Motor Trend|November 2020

After 103 years, Lincoln is getting out of the business of making sleek, stylish sedans to concentrate on building the elephantine SUVs that everyone wants now.

That’s sad news for car enthusiasts, but at least the brand is exiting the way it entered: with a high-end, coach-built special. Ask any automotive history buff which American automaker offered the most custom body designs in its catalog, and they’ll likely be surprised to learn it was Lincoln.

We have Henry Ford’s son, Edsel, to thank for that. Immediately upon being placed in charge of Ford’s newly acquired Lincoln brand in 1922, Edsel set about enlisting the top custom coachbuilders in the U.S. to design bodywork for the brand’s technically brilliant Model L chassis.

Over the years, Lincoln worked with nearly all the big houses: Brunn, Derham, Dietrich, Holbrook, Judkins, LeBaron, Locke, and Willoughby. Advertising in the mid-1920s noted, “Every Lincoln body style is the creation of a master designer.” Sales surged.

It’s fitting, therefore, that the very last “new” Lincoln car introduced, the Continental Coach Door Edition, will be coach-built—including 80 units built in 2019 in celebration of the Continental’s 80th anniversary, with an additional 150 following for 2020. These were the only cars offered for sale in America by a major manufacturer featuring a body assembly hand-finished by an independent coachbuilder, the way luxury automobiles were built in the classic era.

The Lincoln Continental Coach Door Edition manufacturing process is nothing like stretching a Lincoln MKT for limo duty. This factory stretch was 100 percent designed and engineered in-house with collaboration from Cabot Coach Builders—a firm certified by Lincoln as a Qualified Vehicle Modifier more than 30 years ago. Lincoln even produced most of the parts used in its build.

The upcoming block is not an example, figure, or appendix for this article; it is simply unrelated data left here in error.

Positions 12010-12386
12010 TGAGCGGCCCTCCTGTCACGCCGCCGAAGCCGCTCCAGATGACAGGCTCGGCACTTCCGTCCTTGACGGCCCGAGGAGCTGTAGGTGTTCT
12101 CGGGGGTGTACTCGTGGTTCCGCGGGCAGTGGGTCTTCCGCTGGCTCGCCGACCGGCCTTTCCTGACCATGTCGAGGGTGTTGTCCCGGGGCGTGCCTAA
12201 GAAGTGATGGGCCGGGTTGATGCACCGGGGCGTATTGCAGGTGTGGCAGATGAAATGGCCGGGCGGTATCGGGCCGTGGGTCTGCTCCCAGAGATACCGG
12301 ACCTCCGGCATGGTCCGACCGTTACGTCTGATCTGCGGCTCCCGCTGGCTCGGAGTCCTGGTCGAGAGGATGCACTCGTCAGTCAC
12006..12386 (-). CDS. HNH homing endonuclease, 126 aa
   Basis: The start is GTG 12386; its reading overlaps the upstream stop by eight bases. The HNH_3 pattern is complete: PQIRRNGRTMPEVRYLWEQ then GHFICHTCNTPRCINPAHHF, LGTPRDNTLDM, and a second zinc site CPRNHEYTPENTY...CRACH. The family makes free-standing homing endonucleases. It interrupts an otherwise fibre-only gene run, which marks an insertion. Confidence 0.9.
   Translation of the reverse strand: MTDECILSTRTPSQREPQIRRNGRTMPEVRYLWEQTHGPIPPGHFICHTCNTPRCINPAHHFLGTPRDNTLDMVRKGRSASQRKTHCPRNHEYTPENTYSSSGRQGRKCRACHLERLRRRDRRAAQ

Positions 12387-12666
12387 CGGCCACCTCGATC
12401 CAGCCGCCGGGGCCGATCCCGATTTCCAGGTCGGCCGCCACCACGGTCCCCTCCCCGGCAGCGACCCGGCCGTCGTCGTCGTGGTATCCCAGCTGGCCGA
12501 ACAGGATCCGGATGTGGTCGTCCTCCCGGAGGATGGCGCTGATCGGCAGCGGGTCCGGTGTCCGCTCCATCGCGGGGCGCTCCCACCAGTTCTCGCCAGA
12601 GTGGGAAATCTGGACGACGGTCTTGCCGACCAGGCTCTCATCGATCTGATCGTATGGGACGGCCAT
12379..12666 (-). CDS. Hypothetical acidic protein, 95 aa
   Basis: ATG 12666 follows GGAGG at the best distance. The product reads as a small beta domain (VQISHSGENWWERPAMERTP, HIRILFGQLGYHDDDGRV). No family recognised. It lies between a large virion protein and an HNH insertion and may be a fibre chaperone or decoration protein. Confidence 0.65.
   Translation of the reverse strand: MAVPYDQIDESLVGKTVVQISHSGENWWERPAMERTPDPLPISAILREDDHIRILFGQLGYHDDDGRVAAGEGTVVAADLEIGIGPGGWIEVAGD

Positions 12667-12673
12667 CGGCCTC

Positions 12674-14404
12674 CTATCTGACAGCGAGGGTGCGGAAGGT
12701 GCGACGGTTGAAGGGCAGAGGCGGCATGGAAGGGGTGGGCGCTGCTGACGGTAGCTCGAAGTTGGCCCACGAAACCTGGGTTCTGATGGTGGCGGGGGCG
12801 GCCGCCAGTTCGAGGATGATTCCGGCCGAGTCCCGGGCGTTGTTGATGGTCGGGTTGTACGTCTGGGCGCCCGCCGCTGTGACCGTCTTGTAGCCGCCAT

Making the Cuts

Fully assembled Black Label cars are shipped to Cabot to be cut and spliced. The roof cut occurs just about 5 inches aft of where the B-pillar meets the roof rails. Lincoln worked with the supplier of its panoramic sunroof to have the tracks, mounts, and sunroof shade extended by 6 inches; a fixed glass panel inserted between the motorized and fixed panels compensates for the wheelbase stretch. It’s designed, tested, and assembled to the same specifications as the standard roof.

The roof panel and rails are reinforced with metal inserts, and the rocker panels and floor pan extension are aligned below. This minimizes the amount of metal finishing and painting that must be done.

Exterior color choices include Infinite Black (45 percent of the total 230-car build), Chroma Crystal Blue (30 percent), and Pristine White Metallic (18 percent). One customer ordered a silver car.

Swapping the Hinges and Latches

The B-pillar is a vital element in any car’s side-impact crash protection, so replacing it to convert the rear door hinge pillar to a rear door latch mounting was out of the question. Lincoln instead designed a panel that mounts over the pillars to provide new latch mounts. Production is done by one of Ford’s prototyping shops, using low-volume soft metal “kirksite” dies.

Doors and Floors

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